15 March 2024 .NET Core, .NET, HTTPS Robert Muehsig

If you start developing a ASP.NET Core application you will notice that your site is running under “http s ://localhost:1234” and that your browser is happy to accept it - so there are some questions to be asked.

Why HTTPS on your local dev box?

The first question might be: Why is HTTPS on your local dev box even needed?

At least two reasons for this (from my perspective):

  • Browsers love HTTPS nowadays. There are some features, like websockets, that refuse to work with HTTP. I’m not 100% aware of all the problems, but running a webapp under HTTP in 2024 is painful (and rightfully so!).
  • Integration with other services is mostly forbidden. If you rely on a 3rd party authentication system (e.g. Microsoft/Facebook/Google/Apple Login) they might accept “localhost” as a reply address, but might deny HTTP addresses.

I wouldn’t count “security” as an issue here, because you are developing on your own system. If there is something on your machine HTTPS won’t help you at that point.

How does ASP.NET Core issues a valid & trusted cert?

I’m not exactly sure when this happens, as it was already installed on my development machine.

Either when you install the Visual Studio workload for ASP.NET Core or if you create your very first ASP.NET Core application the dev cert for localhost will be issued.

But how?

The .NET SDK ships with a CLI tool called dotnet dev-certs https and this tool issues the certificate. The output of this command will look like this if a valid and trusted certificate is found::

PS C:\Users\muehsig> dotnet dev-certs https
A valid HTTPS certificate is already present.

dev-certs https

There are other options available:

PS C:\Users\muehsig> dotnet dev-certs https --help

Usage: dotnet dev-certs https [options]

  -ep|--export-path  Full path to the exported certificate
  -p|--password      Password to use when exporting the certificate with the private key into a pfx file or to encrypt the Pem exported key
  -np|--no-password  Explicitly request that you don't use a password for the key when exporting a certificate to a PEM format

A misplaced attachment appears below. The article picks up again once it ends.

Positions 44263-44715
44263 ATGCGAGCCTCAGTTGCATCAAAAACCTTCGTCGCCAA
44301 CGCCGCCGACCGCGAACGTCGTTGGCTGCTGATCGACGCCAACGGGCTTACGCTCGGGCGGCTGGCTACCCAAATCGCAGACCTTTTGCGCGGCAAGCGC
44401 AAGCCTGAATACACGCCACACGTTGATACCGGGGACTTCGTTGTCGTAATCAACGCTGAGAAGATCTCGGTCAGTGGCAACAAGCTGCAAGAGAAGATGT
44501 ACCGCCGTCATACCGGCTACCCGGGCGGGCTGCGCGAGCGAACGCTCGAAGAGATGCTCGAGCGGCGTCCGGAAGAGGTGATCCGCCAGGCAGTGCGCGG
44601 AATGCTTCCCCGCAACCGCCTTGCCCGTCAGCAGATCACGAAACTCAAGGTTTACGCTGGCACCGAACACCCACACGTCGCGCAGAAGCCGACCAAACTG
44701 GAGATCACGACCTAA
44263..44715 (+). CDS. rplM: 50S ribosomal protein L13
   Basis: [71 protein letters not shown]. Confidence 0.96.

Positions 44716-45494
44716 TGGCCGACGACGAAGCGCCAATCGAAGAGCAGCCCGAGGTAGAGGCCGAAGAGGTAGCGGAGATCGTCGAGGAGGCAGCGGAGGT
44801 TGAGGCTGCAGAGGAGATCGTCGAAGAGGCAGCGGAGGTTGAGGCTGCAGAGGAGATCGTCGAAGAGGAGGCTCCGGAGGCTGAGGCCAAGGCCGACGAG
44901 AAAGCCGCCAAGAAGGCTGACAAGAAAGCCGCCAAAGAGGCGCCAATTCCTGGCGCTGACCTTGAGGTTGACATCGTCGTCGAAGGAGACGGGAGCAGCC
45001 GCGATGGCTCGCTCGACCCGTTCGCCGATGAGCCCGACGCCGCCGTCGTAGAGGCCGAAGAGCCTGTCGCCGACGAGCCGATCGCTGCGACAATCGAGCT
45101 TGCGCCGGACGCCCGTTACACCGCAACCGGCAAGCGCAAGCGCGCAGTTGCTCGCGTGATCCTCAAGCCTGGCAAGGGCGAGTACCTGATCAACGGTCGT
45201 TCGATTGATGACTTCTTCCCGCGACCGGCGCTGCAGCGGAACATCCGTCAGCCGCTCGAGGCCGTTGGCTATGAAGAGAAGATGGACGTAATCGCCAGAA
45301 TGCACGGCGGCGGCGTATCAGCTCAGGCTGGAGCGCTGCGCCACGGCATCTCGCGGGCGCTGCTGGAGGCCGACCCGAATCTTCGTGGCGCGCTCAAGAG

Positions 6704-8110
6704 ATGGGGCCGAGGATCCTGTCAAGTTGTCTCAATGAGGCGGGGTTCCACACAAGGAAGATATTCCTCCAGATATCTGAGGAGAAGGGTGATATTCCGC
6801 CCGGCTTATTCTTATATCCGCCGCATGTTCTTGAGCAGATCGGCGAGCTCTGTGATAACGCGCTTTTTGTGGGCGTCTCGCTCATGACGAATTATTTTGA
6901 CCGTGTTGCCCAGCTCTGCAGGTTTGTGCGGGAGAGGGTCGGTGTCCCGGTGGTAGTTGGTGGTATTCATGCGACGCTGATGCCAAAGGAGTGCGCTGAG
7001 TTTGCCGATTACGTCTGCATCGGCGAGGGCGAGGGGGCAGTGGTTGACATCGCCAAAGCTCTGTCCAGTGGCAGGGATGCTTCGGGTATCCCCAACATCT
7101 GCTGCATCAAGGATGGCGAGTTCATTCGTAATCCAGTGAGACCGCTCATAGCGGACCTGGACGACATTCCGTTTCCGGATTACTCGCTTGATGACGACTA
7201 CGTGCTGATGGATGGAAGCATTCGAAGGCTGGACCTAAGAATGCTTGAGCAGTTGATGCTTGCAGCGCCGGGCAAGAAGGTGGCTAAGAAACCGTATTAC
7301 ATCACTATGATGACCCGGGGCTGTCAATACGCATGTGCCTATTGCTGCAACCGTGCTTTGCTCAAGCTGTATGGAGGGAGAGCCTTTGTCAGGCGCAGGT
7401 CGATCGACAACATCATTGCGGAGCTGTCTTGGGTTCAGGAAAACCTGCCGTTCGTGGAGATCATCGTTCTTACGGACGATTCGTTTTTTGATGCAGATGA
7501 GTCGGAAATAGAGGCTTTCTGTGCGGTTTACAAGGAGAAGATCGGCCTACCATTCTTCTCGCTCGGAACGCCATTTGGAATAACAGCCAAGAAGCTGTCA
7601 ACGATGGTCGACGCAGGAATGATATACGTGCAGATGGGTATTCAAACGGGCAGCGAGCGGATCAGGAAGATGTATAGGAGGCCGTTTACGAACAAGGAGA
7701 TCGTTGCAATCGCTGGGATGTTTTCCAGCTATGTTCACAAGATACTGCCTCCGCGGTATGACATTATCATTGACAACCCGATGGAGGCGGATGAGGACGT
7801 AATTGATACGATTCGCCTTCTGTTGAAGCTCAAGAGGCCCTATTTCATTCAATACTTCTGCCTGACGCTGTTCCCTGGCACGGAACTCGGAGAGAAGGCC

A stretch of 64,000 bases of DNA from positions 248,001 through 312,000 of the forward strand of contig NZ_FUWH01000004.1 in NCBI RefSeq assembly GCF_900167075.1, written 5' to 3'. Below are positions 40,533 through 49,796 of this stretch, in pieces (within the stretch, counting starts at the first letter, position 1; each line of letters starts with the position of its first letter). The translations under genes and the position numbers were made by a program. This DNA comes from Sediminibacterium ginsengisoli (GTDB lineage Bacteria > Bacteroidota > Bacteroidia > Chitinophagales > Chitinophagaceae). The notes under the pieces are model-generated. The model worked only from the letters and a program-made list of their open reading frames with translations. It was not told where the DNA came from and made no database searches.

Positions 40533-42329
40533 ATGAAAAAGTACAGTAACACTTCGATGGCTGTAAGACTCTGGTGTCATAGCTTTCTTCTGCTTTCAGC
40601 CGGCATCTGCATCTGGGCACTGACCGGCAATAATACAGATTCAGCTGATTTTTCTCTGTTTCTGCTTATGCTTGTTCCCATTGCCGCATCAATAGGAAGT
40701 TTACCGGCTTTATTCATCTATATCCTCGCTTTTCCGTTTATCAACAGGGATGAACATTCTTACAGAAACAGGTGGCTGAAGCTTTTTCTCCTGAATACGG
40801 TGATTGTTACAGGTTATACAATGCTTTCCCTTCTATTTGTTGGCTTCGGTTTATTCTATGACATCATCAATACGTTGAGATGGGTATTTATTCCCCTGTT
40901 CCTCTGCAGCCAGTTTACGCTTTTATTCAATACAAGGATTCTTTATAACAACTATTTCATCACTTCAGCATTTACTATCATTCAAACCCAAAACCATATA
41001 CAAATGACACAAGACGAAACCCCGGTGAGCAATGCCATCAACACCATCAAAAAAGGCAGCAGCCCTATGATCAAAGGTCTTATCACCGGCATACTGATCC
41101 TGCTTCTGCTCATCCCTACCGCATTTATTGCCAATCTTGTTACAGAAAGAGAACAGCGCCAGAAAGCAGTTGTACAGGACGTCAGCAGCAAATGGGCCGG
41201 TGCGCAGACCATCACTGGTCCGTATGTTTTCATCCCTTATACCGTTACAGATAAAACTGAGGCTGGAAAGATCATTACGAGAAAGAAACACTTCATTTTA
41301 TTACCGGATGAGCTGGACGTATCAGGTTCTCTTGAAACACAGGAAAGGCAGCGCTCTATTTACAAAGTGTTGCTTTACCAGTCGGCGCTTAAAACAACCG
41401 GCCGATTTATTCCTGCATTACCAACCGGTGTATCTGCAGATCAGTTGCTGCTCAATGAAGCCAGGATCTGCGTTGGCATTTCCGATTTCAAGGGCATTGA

-c|--check         Check for the existence of the certificate but do not perform any action
  --clean            Cleans all HTTPS development certificates from the machine.
  -i|--import        Imports the provided HTTPS development certificate into the machine. All other HTTPS developer certificates will be cleared out
  --format           Export the certificate in the given format. Valid values are Pfx and Pem. Pfx is the default.
  -t|--trust         Trust the certificate on the current platform. When combined with the --check option, validates that the certificate is trusted.
  -v|--verbose       Display more debug information.
  -q|--quiet         Display warnings and errors only.
  -h|--help          Show help information

What happens when the cert is no longer valid?

This is an interesting one, because I had this experience just this week (and that’s the reason for this blogpost).

A certificate needs to be in the certification store to be considered trusted. That means your “localhost”-dev cert will be stored in your personal certification store (at least on Windows):


As you can see, the command dotnet dev-certs https --check --trust will return something like this:

A trusted certificate was found: E7A2FB302F26BCFFB7C21801C09081CF2FAAAD2C - CN=localhost - Valid from 2024-03-13 11:12:10Z to 2025-03-13 11:12:10Z - IsHttpsDevelopmentCertificate: true - IsExportable: true

If the certificate is stale, then your browser won’t accept it anymore and your web application will start, but can’t be viewed because your browser will refuse it.

How to repair invalid certificates?

Use the two commands and it should work again:

dotnet dev-certs https --clean

…which will remove the old certification and…

dotnet dev-certs https --trust

… to issue a new cert and invoke the trust dialog from Windows.

If it works…

There are some more options, e.g. to export the certificate, which can be useful in certain scenarios, but if you can use HTTPS on your local development machine and everything works you shouldn’t have to bother. If you want to learn more, checkout the dotnet dev-certs documentation.

Hope this helps!

Written by Robert Muehsig

Software Developer - from Saxony, Germany - working on primedocs.io. Microsoft MVP & Web Geek.
Other Projects: KnowYourStack.com | ExpensiveMeeting | EinKofferVollerReisen.de